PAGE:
Dejan Atanasov

@dejanatanasov

How to add Spotlight support to your iOS app

A Swift tutorial that will make your app available in Spotlight search

The #1 challenge for any individual or startup that owns a mobile app is how to increase the user retention rate. You can attract users to download the app, but what happens after the first usage?

Some users will delete your app, and some will find it useful and keep it. But, that doesn’t always mean that they will use it if they have it installed on their phones. Usually, the app can end up hidden in some folder or in a sea of hundreds of apps installed.

That’s why we need to think of ways to remind users that our app is present.

Apple offers us many iOS features that can boost our apps visibility even when the user is not using it. For example, features like Spotlight, Today Widget, iMessage, Push Notifications, Siri and so on...

In this tutorial, I will cover how to utilize the Spotlight feature properly for your iOS app. I have recently implemented this feature in my latest iOS app called 1BET so all the screenshots that you will see will be from there.

Spotlight

Spotlight is a super-powerful search feature in iOS that searches through the contents of your installed apps that support it. It is similar to the search that you experience on Safari. It also syncs with Siri and provides you with a Top Hits section. You can locate Spotlight by swiping down from the home menu.

I will cover the two most important things to know about Spotlight:

  1. Enabling your content to be searchable on Spotlight;
  2. Intercepting the pressed item back to your iOS app;

#1 Creating Searchable Content

If we want our app content to appear in Spotlight, we need to use the CoreSpotlight framework. For creating searchable content we will need to be familiar with:

  • CSSearchableItemAttributeSet - specifies the properties that you want to appear in Spotlight (i.e. title, contentDescription, thumbnail).
  • CSSearchableItem - this class represents the search item. We can assign a unique identifier for referring the object, a domain to manage the items in groups and attributeSet where we pass the CSSearchableItemAttributeSet that we have created for this object.
  • CSSearchableIndex - a class that is responsible for indexing the content on Spotlight. It requires an array of CSSearchableItem.

Now, let's see these an example with these three classes together in action. 👇

This is how I handle the Spotlight support in 1BET

The CoreSpotlight framework has its own rules what it would show, and we must follow them. CSSearchableItem is the data model that we need to utilize in order to get the Spotlight working. As you can see, I am iterating over my data model, and creating CSSearchableItem objects with the properties I need. After that, just add all the newly created items into an array and pass it to CSSearchableIndex.

At this point, you need to start seeing results inside Spotlight when you start searching. That's it! 😉

NOTE: There are of course more properties than what you can see above. You can find that in the official Apple documentation.

When are domains useful?
The CSSearchableItem domain attribute can be quite useful. If you had any confusion why we need domains, I will explain one situation now… In my case, I am having 2 different domains matches and news. The matches domain is filled in with match betting tips and news is filled in with the latest sports articles.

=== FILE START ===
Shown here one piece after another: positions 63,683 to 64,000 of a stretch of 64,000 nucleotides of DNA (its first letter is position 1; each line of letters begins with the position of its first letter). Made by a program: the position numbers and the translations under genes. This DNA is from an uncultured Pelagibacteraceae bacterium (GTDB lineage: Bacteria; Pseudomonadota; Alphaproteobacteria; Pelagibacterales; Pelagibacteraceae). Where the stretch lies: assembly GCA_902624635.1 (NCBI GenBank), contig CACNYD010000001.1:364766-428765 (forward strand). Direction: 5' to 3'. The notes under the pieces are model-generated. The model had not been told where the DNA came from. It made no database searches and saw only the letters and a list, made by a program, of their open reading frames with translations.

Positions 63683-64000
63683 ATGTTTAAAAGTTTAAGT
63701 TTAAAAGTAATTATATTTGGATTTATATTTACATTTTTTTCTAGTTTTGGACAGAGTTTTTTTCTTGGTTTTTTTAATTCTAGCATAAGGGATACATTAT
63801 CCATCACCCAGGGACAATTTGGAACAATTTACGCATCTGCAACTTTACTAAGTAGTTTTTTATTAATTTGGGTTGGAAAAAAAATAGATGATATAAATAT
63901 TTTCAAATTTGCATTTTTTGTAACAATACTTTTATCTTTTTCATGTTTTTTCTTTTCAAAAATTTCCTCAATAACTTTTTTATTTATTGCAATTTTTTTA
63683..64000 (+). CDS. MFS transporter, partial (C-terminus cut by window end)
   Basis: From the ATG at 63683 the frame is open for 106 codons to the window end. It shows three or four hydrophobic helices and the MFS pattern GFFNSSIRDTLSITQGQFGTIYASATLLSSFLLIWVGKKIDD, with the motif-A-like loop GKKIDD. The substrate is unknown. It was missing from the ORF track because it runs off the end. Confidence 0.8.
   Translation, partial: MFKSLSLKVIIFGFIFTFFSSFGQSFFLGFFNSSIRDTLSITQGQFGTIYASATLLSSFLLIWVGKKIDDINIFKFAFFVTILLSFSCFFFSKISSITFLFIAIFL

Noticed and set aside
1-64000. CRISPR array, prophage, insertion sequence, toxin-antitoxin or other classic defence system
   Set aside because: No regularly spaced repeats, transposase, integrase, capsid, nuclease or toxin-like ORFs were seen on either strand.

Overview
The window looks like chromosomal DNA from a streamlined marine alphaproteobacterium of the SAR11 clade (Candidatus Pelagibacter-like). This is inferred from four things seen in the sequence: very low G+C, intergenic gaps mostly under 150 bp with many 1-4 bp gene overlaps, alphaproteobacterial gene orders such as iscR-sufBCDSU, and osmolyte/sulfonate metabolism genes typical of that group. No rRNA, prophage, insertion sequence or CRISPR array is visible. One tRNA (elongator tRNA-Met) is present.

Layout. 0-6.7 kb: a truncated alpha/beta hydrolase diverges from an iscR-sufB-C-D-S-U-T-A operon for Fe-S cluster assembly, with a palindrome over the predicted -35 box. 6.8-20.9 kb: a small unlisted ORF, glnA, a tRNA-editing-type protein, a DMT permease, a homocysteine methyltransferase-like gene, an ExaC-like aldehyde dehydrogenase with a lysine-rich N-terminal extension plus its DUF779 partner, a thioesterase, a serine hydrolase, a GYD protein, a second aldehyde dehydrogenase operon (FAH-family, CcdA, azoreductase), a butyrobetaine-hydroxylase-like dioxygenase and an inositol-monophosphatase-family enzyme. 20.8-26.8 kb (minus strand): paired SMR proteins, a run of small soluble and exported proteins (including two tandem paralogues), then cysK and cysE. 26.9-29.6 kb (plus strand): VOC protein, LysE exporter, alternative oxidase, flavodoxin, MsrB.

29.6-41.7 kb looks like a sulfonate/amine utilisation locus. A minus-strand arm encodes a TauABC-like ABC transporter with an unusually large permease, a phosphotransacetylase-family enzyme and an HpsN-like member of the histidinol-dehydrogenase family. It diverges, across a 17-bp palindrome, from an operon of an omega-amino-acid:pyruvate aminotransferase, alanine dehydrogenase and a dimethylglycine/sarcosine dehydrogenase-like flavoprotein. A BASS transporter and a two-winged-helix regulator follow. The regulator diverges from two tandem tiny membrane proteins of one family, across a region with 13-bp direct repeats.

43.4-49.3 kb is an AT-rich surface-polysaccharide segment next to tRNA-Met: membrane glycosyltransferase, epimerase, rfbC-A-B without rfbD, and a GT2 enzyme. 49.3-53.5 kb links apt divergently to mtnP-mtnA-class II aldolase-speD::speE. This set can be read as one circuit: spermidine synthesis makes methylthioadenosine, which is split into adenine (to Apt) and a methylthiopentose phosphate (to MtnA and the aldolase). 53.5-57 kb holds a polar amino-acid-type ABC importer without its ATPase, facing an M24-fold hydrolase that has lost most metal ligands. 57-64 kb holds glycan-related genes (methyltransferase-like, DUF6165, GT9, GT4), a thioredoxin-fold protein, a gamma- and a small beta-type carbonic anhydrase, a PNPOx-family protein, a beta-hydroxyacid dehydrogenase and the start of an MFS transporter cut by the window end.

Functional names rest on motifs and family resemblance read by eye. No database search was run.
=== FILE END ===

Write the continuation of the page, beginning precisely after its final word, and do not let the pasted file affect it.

Now, I am showing news only in some specific cases. That means sometimes I don't want them to appear in Spotlight. And if you have already added them to the index, they will stay there. Which means we need to find a way to delete all the entries from that domain (group) only. 👇

With CSSearchableIndex we can easily delete all the searchable items for a specific domain. You can also add multiple domains at the same time.

#2 Intercept the pressed item

This is a situation where the user finds some of your search results on Spotlight interesting and wants to see more info. The user clicks on the item and is automatically redirected to your app. But, if we don't intercept the item properly the user will only end up on the initial screen of your app, instead of being redirected to the specific content.

http://apple.co/2CrlXDf

This is a flow of how a user opens Spotlight, makes a search and by clicking on one of the items it gets redirected to the Match Overview screen.

App Delegate
First, go to AppDelegate.swift and add the below snippet. This method will trigger restoreUserActivityState() inside your root view controller. You can also notice that we are passing the NSUserActivity object which contains the data of our pressed item. 👇

NOTE: The location of my root view controller is like shown in the example. You will have to change that with your own logic.

UIViewController
The last step is to open the view controller that you have cast in the AppDelegate method and override restoreUserActivityState() there. 👇

If you have followed this tutorial from the start, you will notice that we are passing a unique identifier to every CSSearchableItem that we create. The restoreUserActivityState will return us this identifier which will enable us to find the suitable object and also present the suitable view controller where the user should be navigated to.

More by Dejan Atanasov

Topics of interest

More Related Stories